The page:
As I have indicated to you before, I believe your one-man crusade against the SURS Board for how they set the effective and prescribed rates of interest is misguided. The Illinois State Constitution says the following:

    “Effective rate of interest”: The interest rate for all or any part of a fiscal year that is determined by the board based on factors including the system’s past and expected investment experience; historical and expected fluctuations in the market value of investments; the desirability of minimizing volatility in the effective rate of interest from year to year; the
    provision of reserves for anticipated losses upon sales, redemptions, or other disposition of investments and for variations in interest experience.

    In other words, in plain English, the constitution explicitly requires the SURS Board to set the ERI such that the past and projected investment returns earned by the system are distributed to member accounts. It does not prescribe a “certainty equivalent” approach, as you advocate, and introducing any such thing (which would probably result in at least a 20-30% benefit cut for the typical retiree) would be a patently obvious violation of the impairment clause of the state constitution. Legally and morally, it would be the equivalent of unilaterally cutting the coupon rate on a previously issued, non-callable bond because you think that the coupon rate you agreed to pay in order to sell the bond is too high. You simply can’t do that. You can change the system for new hires, but that was already done 5 years ago when people hired after July 1, 2005 could not use the money purchase formula.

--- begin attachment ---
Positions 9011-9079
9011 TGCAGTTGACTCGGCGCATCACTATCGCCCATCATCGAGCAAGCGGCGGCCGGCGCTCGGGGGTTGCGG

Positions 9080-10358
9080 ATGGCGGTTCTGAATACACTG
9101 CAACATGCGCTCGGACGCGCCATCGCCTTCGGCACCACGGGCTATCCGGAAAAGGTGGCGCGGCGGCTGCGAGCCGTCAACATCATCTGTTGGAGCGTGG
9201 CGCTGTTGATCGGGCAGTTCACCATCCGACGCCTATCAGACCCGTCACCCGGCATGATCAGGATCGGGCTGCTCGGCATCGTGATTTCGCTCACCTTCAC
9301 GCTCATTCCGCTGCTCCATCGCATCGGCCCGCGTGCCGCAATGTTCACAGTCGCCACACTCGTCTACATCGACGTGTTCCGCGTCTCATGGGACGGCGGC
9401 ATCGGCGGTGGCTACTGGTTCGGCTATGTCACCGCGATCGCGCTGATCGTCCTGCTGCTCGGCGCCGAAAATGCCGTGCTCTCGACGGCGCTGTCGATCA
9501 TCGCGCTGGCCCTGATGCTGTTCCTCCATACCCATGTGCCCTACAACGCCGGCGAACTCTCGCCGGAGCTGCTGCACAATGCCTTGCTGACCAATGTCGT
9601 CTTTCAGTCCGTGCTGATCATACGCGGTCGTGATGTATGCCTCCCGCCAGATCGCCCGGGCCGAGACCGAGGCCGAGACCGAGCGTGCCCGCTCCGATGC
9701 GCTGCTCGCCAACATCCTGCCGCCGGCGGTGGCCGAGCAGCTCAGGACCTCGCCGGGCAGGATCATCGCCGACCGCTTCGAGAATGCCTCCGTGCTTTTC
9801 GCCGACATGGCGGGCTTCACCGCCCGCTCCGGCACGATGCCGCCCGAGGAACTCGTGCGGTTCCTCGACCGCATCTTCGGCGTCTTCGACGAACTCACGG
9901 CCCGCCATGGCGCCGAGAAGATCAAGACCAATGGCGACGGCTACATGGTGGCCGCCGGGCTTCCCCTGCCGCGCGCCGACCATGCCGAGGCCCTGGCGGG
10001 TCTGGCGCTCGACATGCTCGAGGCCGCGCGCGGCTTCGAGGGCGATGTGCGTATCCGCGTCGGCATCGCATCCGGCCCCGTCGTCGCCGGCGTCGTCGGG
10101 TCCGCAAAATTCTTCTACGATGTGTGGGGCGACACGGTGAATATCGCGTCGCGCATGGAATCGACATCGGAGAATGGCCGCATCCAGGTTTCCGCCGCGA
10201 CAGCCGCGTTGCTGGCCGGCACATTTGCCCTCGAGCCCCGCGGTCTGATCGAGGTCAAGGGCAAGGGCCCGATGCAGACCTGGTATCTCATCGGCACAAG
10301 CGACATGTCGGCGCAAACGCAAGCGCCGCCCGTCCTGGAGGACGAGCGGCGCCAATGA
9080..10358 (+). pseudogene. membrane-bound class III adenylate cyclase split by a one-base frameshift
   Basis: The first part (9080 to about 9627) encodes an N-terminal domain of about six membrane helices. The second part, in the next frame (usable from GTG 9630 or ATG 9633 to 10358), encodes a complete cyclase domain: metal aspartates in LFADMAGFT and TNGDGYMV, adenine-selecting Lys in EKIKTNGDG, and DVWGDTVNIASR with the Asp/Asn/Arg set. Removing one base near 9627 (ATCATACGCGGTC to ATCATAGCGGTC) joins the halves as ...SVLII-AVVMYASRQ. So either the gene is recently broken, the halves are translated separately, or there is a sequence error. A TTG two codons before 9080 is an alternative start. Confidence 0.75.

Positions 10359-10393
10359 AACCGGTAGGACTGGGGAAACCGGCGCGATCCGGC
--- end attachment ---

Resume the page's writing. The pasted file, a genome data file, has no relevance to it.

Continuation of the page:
Legal arguments aside, I find your use of selective and incomplete data to justify cutting the ERI to be preposterous. Yes, over the ten years ended February 2010, SURS has earned only a 3.4% annual return, but you neglect to mention that over the (approximately) previous 10 years (June 1990- June 2000) SURS earned an average annual return of 12.7%.